studying the problem in depth.

Algeria – The British attack the 90th Light and force it back, blocking the
coastal advance the Germans were obviously trying to set up. (3:1 -1 rough,
= DR) As a follow up to this, the motorised 51st Highlanders doubleback to
rejoin the main battleline facing the armoured Axis units.

Libya – With heavy heart, the order is given to withdraw from the area.
Units disengage from contact with the enemy and pull back towards the rough
terrain behind the Haraua Wadi. Aircraft flee to Tripoli and beyond.
Several rebuilt units are sent towards Gabes in Tunisia where construction
units begin work on a new defence line, this one hopefully unflankable.
Italian officers are outraged! Rome demands an enquiry! The Rome-Berlin
Axis appears shaky before Ribbentrop and Ciano sign a pact committing
Germany to recovery of Italian possessions in North Africa. As usual, slow
moving Italian are positioned as speed bumps to slow the Allied pursuit.

Algeria – An attack is launched on French troops who are pocketed SE of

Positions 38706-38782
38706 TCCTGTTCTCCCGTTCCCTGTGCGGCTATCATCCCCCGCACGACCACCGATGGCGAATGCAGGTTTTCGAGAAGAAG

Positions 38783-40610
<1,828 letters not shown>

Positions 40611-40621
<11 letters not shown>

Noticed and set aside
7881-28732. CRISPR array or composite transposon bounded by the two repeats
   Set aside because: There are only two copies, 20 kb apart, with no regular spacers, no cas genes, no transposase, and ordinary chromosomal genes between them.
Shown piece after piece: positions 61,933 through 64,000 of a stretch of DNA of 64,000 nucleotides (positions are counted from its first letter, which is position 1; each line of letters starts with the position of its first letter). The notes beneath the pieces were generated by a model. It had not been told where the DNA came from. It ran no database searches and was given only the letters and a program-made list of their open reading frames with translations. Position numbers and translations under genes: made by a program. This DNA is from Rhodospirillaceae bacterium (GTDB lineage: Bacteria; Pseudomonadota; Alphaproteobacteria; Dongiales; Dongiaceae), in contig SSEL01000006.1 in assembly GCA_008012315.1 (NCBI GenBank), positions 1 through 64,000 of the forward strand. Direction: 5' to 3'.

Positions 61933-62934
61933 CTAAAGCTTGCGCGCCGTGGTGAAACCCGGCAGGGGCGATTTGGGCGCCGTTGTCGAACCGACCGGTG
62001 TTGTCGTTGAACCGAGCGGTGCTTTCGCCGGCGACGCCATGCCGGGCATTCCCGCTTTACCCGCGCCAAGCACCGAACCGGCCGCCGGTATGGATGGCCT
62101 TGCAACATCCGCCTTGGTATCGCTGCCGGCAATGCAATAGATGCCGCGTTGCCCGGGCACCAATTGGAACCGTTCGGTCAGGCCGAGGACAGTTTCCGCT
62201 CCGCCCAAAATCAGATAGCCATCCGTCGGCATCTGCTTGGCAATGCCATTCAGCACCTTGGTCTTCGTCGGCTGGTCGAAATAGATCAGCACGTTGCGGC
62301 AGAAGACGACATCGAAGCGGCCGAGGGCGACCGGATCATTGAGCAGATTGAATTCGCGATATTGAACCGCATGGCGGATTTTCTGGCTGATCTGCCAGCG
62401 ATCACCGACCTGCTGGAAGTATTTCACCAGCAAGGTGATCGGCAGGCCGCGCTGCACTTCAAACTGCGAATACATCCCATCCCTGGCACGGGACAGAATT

Bougie. They are forced away from the Axis LoC. ( 5:1 -2 mtn, = DR) South
of here the Axis armours fires up its engines, and proceeds to squash French
defenders into their fox holes outside of Bordj bou Arreridj. Despite
British Tank support and air cover, where the newly arrived Spitfires fail
their first mission and allow Stukas to add their valuable support, the
French are utterly destroyed opening a large gap in the line. (4:1 +3 AECA,
-1 rough, -1 ATEC = DE) Following on from this battle, the Germans charge
through the gap past the stunned British and into Algiers, shocking the
local inhabitants who flee in terror, blocking the roads leading to the
west. The air units stationed in the city are over run and the port taken
intact. The Provisional French Government is outraged and blames the lack
of assistance from London and Washington. Goebbels goes into a rapture as
the radio waves of Europe are filled with propaganda news of this stunning
victory. There is a call in Parliament for an official censure of the PM